Introduction ::BoliviaBackground:Bolivia, named after independence fighter Simon BOLIVAR, broke away from Spanish rule in 1825; much of its subsequent history has consisted of a series of nearly 200 coups and countercoups. Democratic civilian rule was established in 1982, but leaders have faced difficult problems of deep-seated poverty, social unrest, and illegal drug production. In December 2005, Bolivians elected Movement Toward Socialism leader Evo MORALES president - by the widest margin of any leader since the restoration of civilian rule in 1982 - after he ran on a promise to change the country's traditional political class and empower the nation's poor, indigenous majority. However, since taking office, his controversial strategies have exacerbated racial and economic tensions between the Amerindian populations of the Andean west and the non-indigenous communities of the eastern lowlands. In December 2009, President MORALES easily won reelection, and his party took control of the legislative branch of the government, which will allow him to continue his process of change. In October 2011, the country held its first judicial elections to appoint judges to the four highest courts.Geography ::BoliviaLocation:Central South America, southwest of BrazilGeographic coordinates:17 00 S, 65 00 WArea:total: 1,098,581 sq kmcountry comparison to the world: 28land: 1,083,301 sq kmwater: 15,280 sq kmArea - comparative:slightly less than three times the size of MontanaLand boundaries:total: 6,940 kmborder countries: Argentina 832 km, Brazil 3,423 km, Chile 860 km, Paraguay 750 km, Peru 1,075 kmCoastline:0 km (landlocked)Maritime claims:none (landlocked)Climate:varies with altitude; humid and tropical to cold and semiaridTerrain:rugged Andes Mountains with a highland plateau (Altiplano), hills, lowland plains of the Amazon BasinElevation extremes:lowest point: Rio Paraguay 90 mhighest point: Nevado Sajama 6,542 mNatural resources:tin, natural gas, petroleum, zinc, tungsten, antimony, silver, iron, lead, gold, timber, hydropowerLand use:arable land: 3.49%permanent crops: 0.2%other: 96.31% (2011)Irrigated land:1,282 sq km (2003)Total renewable water resources:622.5 cu km (2011)Freshwater withdrawal (domestic/industrial/agricultural):total: 2.64 cu km/yr (25%/14%/61%)per capita: 305.8 cu m/yr (2005)Natural hazards:flooding in the northeast (March to April)volcanism: volcanic activity in Andes Mountains on the border with Chile; historically active volcanoes in this region are Irruputuncu (elev. 5,163 m), which last erupted in 1995, and Olca-ParumaEnvironment - current issues:the clearing of land for agricultural purposes and the international demand for tropical timber are contributing to deforestation; soil erosion from overgrazing and poor cultivation methods (including slash-and-burn agriculture); desertification; loss of biodiversity; industrial pollution of water supplies used for drinking and irrigationEnvironment - international agreements:party to: Biodiversity, Climate Change, Climate Change-Kyoto Protocol, Desertification, Endangered Species, Hazardous Wastes, Law of the Sea, Marine Dumping, Ozone Layer Protection, Ship Pollution, Tropical Timber 83, Tropical Timber 94, Wetlandssigned, but not ratified: Environmental Modification, Marine Life ConservationGeography - note:landlocked; shares control of Lago Titicaca, world's highest navigable lake (elevation 3,805 m), with PeruPeople and Society ::BoliviaNationality:noun: Bolivian(s)adjective: BolivianEthnic groups:Quechua 30%, mestizo (mixed white and Amerindian ancestry) 30%, Aymara 25%, white 15%Languages:Spanish (official) 60.7%, Quechua (official) 21.2%, Aymara (official) 14.6%, foreign languages 2.4%, other 1.2% (2001 census)Religions:Roman Catholic 95%, Protestant (Evangelical Methodist) 5%Demographic profile:Bolivia ranks at or near the bottom among Latin American countries in several areas of health and development, including poverty, education, fertility, malnutrition, mortality, and life expectancy. On the positive side, more children are being vaccinated and more pregnant women are getting prenatal care and having skilled health practitioners attend their births. Bolivia's income inequality is the highest in Latin America and one of the highest in the world. Public education is of poor quality, and educational opportunities are among the most unevenly distributed in Latin America, with girls and indigenous and rural children less likely to be literate or to complete primary school. The lack of access to education and family planning services helps to sustain Bolivia's high fertility rate - approximately three children per woman. Bolivia's lack of clean water and basic sanitation, especially in rural areas, contributes to health problems.Almost 7% of Bolivia's population lives abroad, primarily to work in Argentina, Brazil, Spain, and the United States. In recent years, more restrictive immigration policies in Europe and the United States have increased the flow of Bolivian emigrants to neighboring Argentina and Brazil.Population:10,461,053 (July 2013 est.)country comparison to the world: 82Age structure:0-14 years: 33.8% (male 1,800,381/female 1,733,366)15-24 years: 19.9% (male 1,053,952/female 1,028,169)25-54 years: 35.9% (male 1,825,535/female 1,928,945)55-64 years: 5.6% (male 272,980/female 311,312)65 years and over: 4.8% (male 223,933/female 282,480) (2013 est.)Dependency ratios:total dependency ratio: 66 %youth dependency ratio: 57.9 %elderly dependency ratio: 8.1 %potential support ratio: 12.3 (2013)Median age:total: 23.1 yearsmale: 22.3 yearsfemale: 23.8 years (2013 est.)Population growth rate:1.63% (2013 est.)country comparison to the world: 74Birth rate:23.77 births/1,000 population (2013 est.)country comparison to the world: 68Death rate:6.67 deaths/1,000 population (2013 est.)country comparison to the world: 144Net migration rate:-0.76 migrant(s)/1,000 population (2013 est.)country comparison to the world: 145Urbanization:urban population: 67% of total population (2010)rate of urbanization: 2.2% annual rate of change (2010-15 est.)Major urban areas - population:LA PAZ (capital) 1.715 million; Santa Cruz 1.584 million; Sucre 307,000 (2011)Sex ratio:at birth: 1.05 male(s)/female0-14 years: 1.04 male(s)/female15-24 years: 1.03 male(s)/female25-54 years: 0.94 male(s)/female55-64 years: 0.88 male(s)/female65 years and over: 0.79 male(s)/femaletotal population: 0.98 male(s)/female (2013 est.)Mother's mean age at first birth:21.2note: Median age at first birth among women 25-29 (2008 est.)Maternal mortality rate:180 deaths/100,000 live births (2008)country comparison to the world: 60Infant mortality rate:total: 39.76 deaths/1,000 live birthscountry comparison to the world: 58male: 43.44 deaths/1,000 live birthsfemale: 35.9 deaths/1,000 live births (2013 est.)Life expectancy at birth:total population: 68.22 yearscountry comparison to the world: 161male: 65.47 yearsfemale: 71.11 years (2013 est.)Total fertility rate:2.87 children born/woman (2013 est.)country comparison to the world: 67Contraceptive prevalence rate:60.5% (2008)Health expenditures:4.8% of GDP (2010)country comparison to the world: 147Physicians density:1.22 physicians/1,000 population (2001)Hospital bed density:1.1 beds/1,000 population (2009)Drinking water source:improved:urban: 96% of populationrural: 71% of populationtotal: 88% of populationunimproved:urban: 4% of populationrural: 29% of populationtotal: 12% of population (2010 est.)Sanitation facility access:improved:urban: 35% of populationrural: 10% of populationtotal: 27% of populationunimproved:urban: 65% of populationrural: 90% of populationtotal: 73% of population (2010 est.)HIV/AIDS - adult prevalence rate:0.2% (2009 est.)country comparison to the world: 107HIV/AIDS - people living with HIV/AIDS:12,000 (2009 est.)country comparison to the world: 93HIV/AIDS - deaths:fewer than 1,000 (2009 est.)country comparison to the world: 66Major infectious diseases:degree of risk: very highfood or waterborne diseases: bacterial diarrhea and hepatitis Avectorborne diseases: dengue fever, malaria, and yellow fever (2013)Obesity - adult prevalence rate:17.9% (2008)country comparison to the world: 109Children under the age of 5 years underweight:4.5% (2008)country comparison to the world: 92Education expenditures:7.6% of GDP (2010)country comparison to the world: 16Literacy:definition: age 15 and over can read and writetotal population: 91.2%male: 95.8%female: 86.8% (2009 est.)School life expectancy (primary to tertiary education):total: 14 yearsmale: 14 yearsfemale: 13 years (2007)Child labor - children ages 5-14:total number: 553,323percentage: 26 %note: data represents children ages 5-13 (2008 est.)Unemployment, youth ages 15-24:total: 9.2%country comparison to the world: 113male: 7.3%female: 11.8% (2002)Government ::BoliviaCountry name:conventional long form: Plurinational State of Boliviaconventional short form: Bolivialocal long form: Estado Plurinacional de Bolivialocal short form: BoliviaGovernment type:republic; note - the new constitution defines Bolivia as a ""Social Unitarian State""Capital:name: La Paz (administrative capital)geographic coordinates: 16 30 S, 68 09 Wtime difference: UTC-4 (1 hour ahead of Washington, DC during Standard Time)note: Sucre (constitutional capital)Administrative divisions:9 departments (departamentos, singular - departamento); Beni, Chuquisaca, Cochabamba, La Paz, Oruro, Pando, Potosi, Santa Cruz, TarijaIndependence:6 August 1825 (from Spain)National holiday:Independence Day, 6 August (1825)Constitution:7 February 2009Legal system:civil law system with influences from Roman, Spanish, canon (religious), French, and indigenous lawInternational law organization participation:has not submitted an ICJ jurisdiction declaration; accepts ICCt jurisdictionSuffrage:18 years of age, universal and compulsoryExecutive branch:chief of state: President Juan Evo MORALES Ayma (since 22 January 2006); Vice President Alvaro GARCIA Linera (since 22 January 2006); note - the president is both chief of state and head of governmenthead of government: President Juan Evo MORALES Ayma (since 22 January 2006); Vice President Alvaro GARCIA Linera (since 22 January 2006)cabinet: Cabinet appointed by the president(For more information visit the World Leaders website )elections: president and vice president elected on the same ticket by popular vote for a five-year term and are eligible for re-election once; election last held on 6 December 2009 (next to be held in 2014)election results: Juan Evo MORALES Ayma reelected president; percent of vote - Juan Evo MORALES Ayma 64%; Manfred REYES VILLA 26%; Samuel DORIA MEDINA Arana 6%; Rene JOAQUINO 2%; other 2%Legislative branch:bicameral Plurinational Legislative Assembly or Asamblea Legislativa Plurinacional consists of Chamber of Senators or Camara de Senadores (36 seats; members are elected by proportional representation from party lists to serve five-year terms) and Chamber of Deputies or Camara de Diputados (130 seats total; 70 uninominal deputies directly elected from a single district, 7 ""special"" indigenous deputies directly elected from non-contiguous indigenous districts, and 53 plurinominal deputies elected by proportional representation from party lists; all deputies serve five-year terms)elections: Chamber of Senators and Chamber of Deputies - last held on 6 December 2009 (next to be held in 2014)election results: Chamber of Senators - percent of vote by party - NA; seats by party - MAS 26, PPB-CN 10; Chamber of Deputies - percent of vote by party - NA; seats by party - MAS 89, PPB-CN 36, UN 3, AS 2; note - as of 15 February 2013, the current composition of the Chamber of Deputies is: MAS 88, PPB-CN 37, UN 3, AS 2Judicial branch:highest court(s): Supreme Court or Tribunal Supremo de Justicia (consists of 12 judges); Plurinational Constitutional Tribunal (consists of 7 primary and 7 alternate magistrates); Plurinational Electoral Organ (consists of 7 members)note - the 2009 constitution reformed the procedure for selecting judicial officials for the Supreme Court, Constitutional Tribunal, and the Plurinational Electoral Organ by direct national vote, which occurred in October 2011judge selection and term of office: Supreme Court and Plurinational Constitutional Tribunal judges elected by popular vote from list of candidates pre-selected by Plurinational Legislative Assembly for 6-year terms); Plurinational Electoral Organ members - 6 judges elected by the Assembly and 1 appointed by the president; judges and members serve 6-year termssubordinate courts: Agro-Environmental Court; Council of the Judiciary; District Courts (in each of the 9 administrative departments)Political parties and leaders:Bacada Indigena or BIBolivia-National Convergence or PPB-CN [Adrian OLIVA]Fearless Movement or MSM [Juan DE GRANADO Cosio]Movement Toward Socialism or MAS [Juan Evo MORALES Ayma]National Unity or UN [Samuel DORIA MEDINA Arana]People or Gente [Roman LOAYZA]Social Alliance or AS [Rene JOAQUINO]Political pressure groups and leaders:Bolivian Workers Central or COBFederation of Neighborhood Councils of El Alto or FEJUVELandless Movement or MSTNational Coordinator for Change or CONALCAMSole Confederation of Campesino Workers of Bolivia or CSUTCBother: Cocalero groups; indigenous organizations (including Confederation of Indigenous Peoples of Eastern Bolivia or CIDOB and National Council of Ayullus and Markas of Quollasuyu or CONAMAQ); Interculturales union or CSCIB; labor unions (including the Central Bolivian Workers' Union or COB and Cooperative Miners Federation or FENCOMIN)International organization participation:CAN, CD, CELAC, FAO, G-77, IADB, IAEA, IBRD, ICAO, ICC (national committees), ICRM, IDA, IFAD, IFC, IFRCS, ILO, IMF, IMO, Interpol, IOC, IOM, IPU, ISO (correspondent), ITSO, ITU, LAES, LAIA, Mercosur (associate), MIGA, MINUSTAH, MONUSCO, NAM, OAS, OPANAL, OPCW, PCA, UN, UNASUR, UNCTAD, UNESCO, UNFICYP, UNIDO, Union Latina, UNISFA, UNMIL, UNMISS, UNOCI, UNWTO, UPU, WCO, WFTU (NGOs), WHO, WIPO, WMO, WTODiplomatic representation in the US:chief of mission: Ambassador (vacant); Charge d'Affaires Freddy BERSATTI Tudelachancery: 3014 Massachusetts Avenue NW, Washington, DC 20008telephone:  (202) 483-4410FAX:  (202) 328-3712consulate(s) general: Los Angeles, Miami, New Yorknote: as of September 2008, the US has expelled the Bolivian ambassador to the USDiplomatic representation from the US:chief of mission: Ambassador (vacant); Charge d'Affaires Larry MEMMOTTembassy: Avenida Arce 2780, Casilla 425, La Pazmailing address: P. O. Box 425, La Paz; APO AA 34032telephone:  (2) 216-8000FAX:  (2) 216-8111note: in September 2008, the Bolivian Government expelled the US Ambassador to Bolivia, and the countries have yet to reinstate ambassadorsFlag description:three equal horizontal bands of red (top), yellow, and green with the coat of arms centered on the yellow band; red stands for bravery and the blood of national heroes, yellow for the nation's mineral resources, and green for the fertility of the landnote: similar to the flag of Ghana, which has a large black five-pointed star centered in the yellow band; in 2009, a presidential decree made it mandatory for a so-called wiphala - a square, multi-colored flag representing the country's indigenous peoples - to be used alongside the traditional flagNational symbol(s):llama; Andean condorNational anthem:name: ""Cancion Patriotica"" (Patriotic Song)lyrics/music: Jose Ignacio de SANJINES/Leopoldo Benedetto VINCENTInote: adopted 1852Economy ::BoliviaEconomy - overview:Bolivia is one of the poorest and least developed countries in Latin America. Following a disastrous economic crisis during the early 1980s, reforms spurred private investment, stimulated economic growth, and cut poverty rates in the 1990s. The period 2003-05 was characterized by political instability, racial tensions, and violent protests against plans - subsequently abandoned - to export Bolivia's newly discovered natural gas reserves to large Northern Hemisphere markets. In 2005, the government passed a controversial hydrocarbons law that imposed significantly higher royalties and required foreign firms then operating under risk-sharing contracts to surrender all production to the state energy company in exchange for a predetermined service fee. The global recession slowed growth, but Bolivia recorded the highest growth rate in South America during 2009. During 2010-12 high world commodity prices sustained rapid growth and large trade surpluses. However, a lack of foreign investment in the key sectors of mining and hydrocarbons, along with growing conflict among social groups pose challenges for the Bolivian economy.GDP (purchasing power parity):$56.14 billion (2012 est.)country comparison to the world: 93$53.34 billion (2011 est.)$50.72 billion (2010 est.)note: data are in 2012 US dollarsGDP (official exchange rate):$27.43 billion (2012 est.)GDP - real growth rate:5.2% (2012 est.)country comparison to the world: 575.2% (2011 est.)4.1% (2010 est.)GDP - per capita (PPP):$5,200 (2012 est.)country comparison to the world: 157$5,000 (2011 est.)$4,900 (2010 est.)note: data are in 2012 US dollarsGross national saving:25.3% of GDP (2012 est.)country comparison to the world: 4028.4% of GDP (2011 est.)21.5% of GDP (2010 est.)GDP - composition, by end use:household consumption: 60.6%government consumption: 13.7%investment in fixed capital: 18.3%investment in inventories: -1.5%exports of goods and services: 46.9%imports of goods and services: -38.1%(2012 est.)GDP - composition, by sector of origin:agriculture: 9.6%industry: 38.3%services: 52.1% (2012 est.)Agriculture - products:soybeans, coffee, coca, cotton, corn, sugarcane, rice, potatoes; Brazil nuts; timberIndustries:mining, smelting, petroleum, food and beverages, tobacco, handicrafts, clothing, jewelryIndustrial production growth rate:5.2% (2012 est.)country comparison to the world: 51Labor force:4.718 million (2012 est.)country comparison to the world: 82Labor force - by occupation:agriculture: 32%industry: 20%services: 48% (2010 est.)Unemployment rate:7.5% (2012 est.)country comparison to the world: 845.7% (2011 est.)note: data are for urban areas; widespread underemploymentPopulation below poverty line:49.6%note: based on percent of population living on less than the international standard of $2/day (2010 est.)Household income or consumption by percentage share:lowest 10%: 1%highest 10%: 45.4% (2007)Distribution of family income - Gini index:53 (2010)country comparison to the world: 1457.9 (1999)Budget:revenues: $12.64 billionexpenditures: $12.17 billion (2012 est.)Taxes and other revenues:46.1% of GDP (2012 est.)country comparison to the world: 21Budget surplus (+) or deficit (-):1.7% of GDP (2012 est.)country comparison to the world: 27Public debt:34.6% of GDP (2012 est.)country comparison to the world: 10736.5% of GDP (2011 est.)note: data cover general government debt, and includes debt instruments issued by government entities other than the treasury; the data include treasury debt held by foreign entities; the data include debt issued by subnational entitiesFiscal year:calendar yearInflation rate (consumer prices):4.5% (2012 est.)country comparison to the world: 1369.9% (2011 est.)Central bank discount rate:4% (31 December 2011 est.)country comparison to the world: 1033% (31 December 2010 est.)Commercial bank prime lending rate:11.14% (31 December 2012 est.)country comparison to the world: 7810.92% (31 December 2011 est.)Stock of narrow money:$7.32 billion (31 December 2012 est.)country comparison to the world: 88$6.13 billion (31 December 2011 est.)Stock of broad money:$17.13 billion (31 December 2011 est.)country comparison to the world: 91$14.25 billion (31 December 2010 est.)Stock of domestic credit:$9.044 billion (31 December 2012 est.)country comparison to the world: 102$7.633 billion (31 December 2011 est.)Market value of publicly traded shares:$7.69 billion (31 December 2012)country comparison to the world: 81$6.089 billion (31 December 2011)$3.915 billion (31 December 2010)Current account balance:$271.8 million (2012 est.)country comparison to the world: 51$537.2 million (2011 est.)Exports:$10.65 billion (2012 est.)country comparison to the world: 91$8.332 billion (2011 est.)Exports - commodities:natural gas, soybeans and soy products, crude petroleum, zinc ore, tinExports - partners:Brazil 40.3%, US 17.7%, Argentina 7.7%, Peru 5.3% (2012)Imports:$7.653 billion (2012 est.)country comparison to the world: 107$7.126 billion (2011 est.)Imports - commodities:petroleum products, plastics, paper, aircraft and aircraft parts, prepared foods, automobiles, insecticidesImports - partners:Chile 20.8%, Brazil 19.9%, Argentina 11.7%, US 9.9%, Peru 7.1%, Venezuela 6%, China 4.8% (2012)Reserves of foreign exchange and gold:$13.93 billion (31 December 2012 est.)country comparison to the world: 68$12.02 billion (31 December 2011 est.)Debt - external:$7.007 billion (31 December 2012 est.)country comparison to the world: 110$6.474 billion (31 December 2011 est.)Stock of direct foreign investment - at home:$8.81 billion (31 December 2012)country comparison to the world: 83$7.75 billion (31 December 2011)Stock of direct foreign investment - abroad:$8 million (31 December 2011)country comparison to the world: 93$21 million (31 December 2010)Exchange rates:bolivianos (BOB) per US dollar -6.96 (2012 est.)6.9875 (2011 est.)7.0167 (2010 est.)7.07 (2009)7.253 (2008)Energy ::BoliviaElectricity - production:6.94 billion kWh (2012 est.)country comparison to the world: 103Electricity - consumption:6.301 billion kWh (2011 est.)country comparison to the world: 101Electricity - exports:0 kWh (2010 est.)country comparison to the world: 165Electricity - imports:0 kWh (2010 est.)country comparison to the world: 162Electricity - installed generating capacity:1.317 million kW (2012 est.)country comparison to the world: 116Electricity - from fossil fuels:58.9% of total installed capacity (2012 est.)country comparison to the world: 139Electricity - from nuclear fuels:0% of total installed capacity (2012 est.)country comparison to the world: 51Electricity - from hydroelectric plants:39.3% of total installed capacity (2012 est.)country comparison to the world: 56Electricity - from other renewable sources:1.7% of total installed capacity (2012 est.)country comparison to the world: 63Crude oil - production:40,000 bbl/day (2012 est.)country comparison to the world: 64Crude oil - exports:0 bbl/day (2009 est.)country comparison to the world: 85Crude oil - imports:0.07 bbl/day (2009 est.)country comparison to the world: 85Crude oil - proved reserves:209.8 million bbl (1 January 2012 est.)country comparison to the world: 59Refined petroleum products - production:314,700 bbl/day (2012 est.)country comparison to the world: 42Refined petroleum products - consumption:45,840 bbl/day (2012 est.)country comparison to the world: 101Refined petroleum products - exports:864.7 bbl/day (2012 est.)country comparison to the world: 112Refined petroleum products - imports:14,150 bbl/day (2008 est.)country comparison to the world: 122Natural gas - production:48.97 billion cu m (2012 est.)country comparison to the world: 19Natural gas - consumption:8.59 billion cu m (2012 est.)country comparison to the world: 53Natural gas - exports:40.28 billion cu m (2012 est.)country comparison to the world: 10Natural gas - imports:0 cu m (2012 est.)country comparison to the world: 162Natural gas - proved reserves:281.5 billion cu m (1 January 2012 est.)country comparison to the world: 41Carbon dioxide emissions from consumption of energy:13.29 million Mt (2010 est.)country comparison to the world: 92Communications ::BoliviaTelephones - main lines in use:879,000 (2011)country comparison to the world: 83Telephones - mobile cellular:8.355 million (2011)country comparison to the world: 85Telephone system:general assessment: Bolivian National Telecommunications Company was privatized in 1995 but re-nationalized in 2007; the primary trunk system is being expanded and employs digital microwave radio relay; some areas are served by fiber-optic cable; system operations, reliability, and coverage have steadily improved.domestic: most telephones are concentrated in La Paz, Santa Cruz, and other capital cities; mobile-cellular telephone use expanding rapidly and, in 2011, teledensity reached about 80 per 100 personsinternational: country code - 591; satellite earth station - 1 Intelsat (Atlantic Ocean) (2011)Broadcast media:large number of radio and TV stations broadcasting with private media outlets dominating; state-owned and private radio and TV stations generally operating freely, although both pro-government and anti-government groups have attacked media outlets in response to their reporting (2010)Internet country code:.boInternet hosts:180,988 (2012)country comparison to the world: 75Internet users:1.103 million (2009)country comparison to the world: 95Transportation ::BoliviaAirports:855 (2013)country comparison to the world: 7Airports - with paved runways:total: 21over 3,047 m: 52,438 to 3,047 m: 41,524 to 2,437 m: 6914 to 1,523 m: 6 (2013)Airports - with unpaved runways:total: 834over 3,047 m: 12,438 to 3,047 m: 41,524 to 2,437 m: 47914 to 1,523 m: 151under 914 m:631 (2013)Pipelines:gas 5,457 km; liquid petroleum gas 51 km; oil 2,511 km; refined products 1,627 km (2013)Railways:total: 3,652 kmcountry comparison to the world: 46narrow gauge: 3,652 km 1.000-m gauge (2010)Roadways:total: 80,488 kmcountry comparison to the world: 60paved: 11,993 kmunpaved: 68,495 km (2010)Waterways:10,000 km (commercially navigable almost exclusively in the northern and eastern parts of the country) (2012)country comparison to the world: 13Merchant marine:total: 18country comparison to the world: 98by type: bulk carrier 1, cargo 14, petroleum tanker 1, roll on/roll off 2foreign-owned: 5 (Syria 4, UK 1, (2010)Ports and terminals:river port(s): Puerto Aguirre (Paraguay/Parana)note: Bolivia has free port privileges in maritime ports in Argentina, Brazil, Chile, and ParaguayMilitary ::BoliviaMilitary branches:Bolivian Armed Forces: Bolivian Army (Ejercito Boliviano, EB), Bolivian Naval Force (Fuerza Naval Boliviana, FNB; includes Marines), Bolivian Air Force (Fuerza Aerea Boliviana, FAB) (2013)Military service age and obligation:18-49 years of age for 12-month compulsory male and female military service; Bolivian citizenship required; 17 years of age for voluntary service; when annual number of volunteers falls short of goal, compulsory recruitment is effected, including conscription of boys as young as 14; 15-19 years of age for voluntary premilitary service, provides exemption from further military service (2013)Manpower available for military service:males age 16-49: 2,472,490females age 16-49: 2,535,768 (2010 est.)Manpower fit for military service:males age 16-49: 1,762,260females age 16-49: 2,013,281 (2010 est.)Manpower reaching militarily significant age annually:male: 108,334female: 104,945 (2010 est.)Military expenditures:0.9% of GDP (2012)country comparison to the world: 143Transnational Issues ::BoliviaDisputes - international:Chile and Peru rebuff Bolivia's reactivated claim to restore the Atacama corridor, ceded to Chile in 1884, but Chile offers instead unrestricted but not sovereign maritime access through Chile for Bolivian natural gas; contraband smuggling, human trafficking, and illegal narcotic trafficking are problems in the porous areas of the border with ArgentinaIllicit drugs:world's third-largest cultivator of coca (after Colombia and Peru) with an estimated 35,000 hectares under cultivation in 2009, an increase of ten percent over 2008; third largest producer of cocaine, estimated at 195 metric tons potential pure cocaine in 2009, a 70 percent increase over 2006; transit country for Peruvian and Colombian cocaine destined for Brazil, Argentina, Chile, Paraguay, and Europe; weak border controls; some money-laundering activity related to narcotics trade; major cocaine consumption (2008)"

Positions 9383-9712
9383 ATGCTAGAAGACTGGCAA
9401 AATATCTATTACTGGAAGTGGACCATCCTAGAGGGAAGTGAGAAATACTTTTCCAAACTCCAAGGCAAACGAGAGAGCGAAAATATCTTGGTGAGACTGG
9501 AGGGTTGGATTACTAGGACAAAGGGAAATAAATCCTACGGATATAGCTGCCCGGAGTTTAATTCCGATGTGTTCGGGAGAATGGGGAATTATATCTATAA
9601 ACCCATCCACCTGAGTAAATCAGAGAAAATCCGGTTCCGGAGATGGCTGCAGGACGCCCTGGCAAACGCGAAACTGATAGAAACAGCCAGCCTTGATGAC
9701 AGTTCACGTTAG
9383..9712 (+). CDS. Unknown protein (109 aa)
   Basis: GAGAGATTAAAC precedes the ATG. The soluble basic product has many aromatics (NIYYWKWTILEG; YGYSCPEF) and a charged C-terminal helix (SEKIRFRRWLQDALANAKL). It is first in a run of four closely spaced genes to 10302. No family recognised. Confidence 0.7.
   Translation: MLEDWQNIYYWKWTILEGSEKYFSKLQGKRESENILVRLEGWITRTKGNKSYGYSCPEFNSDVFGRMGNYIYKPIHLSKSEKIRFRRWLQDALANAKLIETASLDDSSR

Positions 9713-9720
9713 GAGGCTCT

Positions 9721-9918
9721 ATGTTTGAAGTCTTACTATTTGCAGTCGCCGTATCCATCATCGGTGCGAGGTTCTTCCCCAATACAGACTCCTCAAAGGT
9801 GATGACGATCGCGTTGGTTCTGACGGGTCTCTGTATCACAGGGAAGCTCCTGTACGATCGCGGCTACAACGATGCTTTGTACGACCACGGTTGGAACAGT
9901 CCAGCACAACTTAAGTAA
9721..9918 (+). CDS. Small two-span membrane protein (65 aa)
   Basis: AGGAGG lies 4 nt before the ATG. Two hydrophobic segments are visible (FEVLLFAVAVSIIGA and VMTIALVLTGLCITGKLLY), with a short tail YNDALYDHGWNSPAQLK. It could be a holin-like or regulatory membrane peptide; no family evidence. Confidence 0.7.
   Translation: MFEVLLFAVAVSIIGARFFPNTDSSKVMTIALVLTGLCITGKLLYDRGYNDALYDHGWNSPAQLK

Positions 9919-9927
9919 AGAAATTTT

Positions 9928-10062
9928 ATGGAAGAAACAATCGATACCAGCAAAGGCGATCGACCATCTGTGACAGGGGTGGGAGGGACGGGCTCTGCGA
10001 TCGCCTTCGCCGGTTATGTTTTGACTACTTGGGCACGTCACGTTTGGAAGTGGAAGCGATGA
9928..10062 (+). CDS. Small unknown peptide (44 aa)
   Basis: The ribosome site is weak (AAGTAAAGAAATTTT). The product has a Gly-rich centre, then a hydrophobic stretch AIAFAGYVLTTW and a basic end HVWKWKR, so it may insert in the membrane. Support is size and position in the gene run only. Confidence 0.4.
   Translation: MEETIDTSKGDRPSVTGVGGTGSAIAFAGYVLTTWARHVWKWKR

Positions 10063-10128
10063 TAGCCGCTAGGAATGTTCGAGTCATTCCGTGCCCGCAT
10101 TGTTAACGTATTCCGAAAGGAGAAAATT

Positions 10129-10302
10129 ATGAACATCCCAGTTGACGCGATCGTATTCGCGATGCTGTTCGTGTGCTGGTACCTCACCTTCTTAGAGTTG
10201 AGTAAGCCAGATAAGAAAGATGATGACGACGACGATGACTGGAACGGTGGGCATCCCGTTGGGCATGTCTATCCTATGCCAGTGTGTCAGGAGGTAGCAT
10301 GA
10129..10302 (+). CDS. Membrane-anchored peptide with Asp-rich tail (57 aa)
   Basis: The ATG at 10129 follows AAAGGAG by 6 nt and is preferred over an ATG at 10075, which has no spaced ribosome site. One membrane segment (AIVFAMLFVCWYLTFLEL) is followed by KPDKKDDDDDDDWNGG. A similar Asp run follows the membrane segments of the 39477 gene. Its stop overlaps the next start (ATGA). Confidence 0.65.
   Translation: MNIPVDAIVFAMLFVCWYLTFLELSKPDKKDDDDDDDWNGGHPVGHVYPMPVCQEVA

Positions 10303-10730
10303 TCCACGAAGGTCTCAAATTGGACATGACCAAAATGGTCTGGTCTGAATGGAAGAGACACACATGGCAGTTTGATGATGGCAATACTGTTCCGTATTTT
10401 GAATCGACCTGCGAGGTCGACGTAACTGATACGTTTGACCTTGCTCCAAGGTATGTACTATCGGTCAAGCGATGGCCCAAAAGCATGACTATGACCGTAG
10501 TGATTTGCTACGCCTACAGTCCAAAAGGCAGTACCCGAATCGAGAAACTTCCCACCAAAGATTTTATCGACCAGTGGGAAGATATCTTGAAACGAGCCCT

The World Factbook. 2014.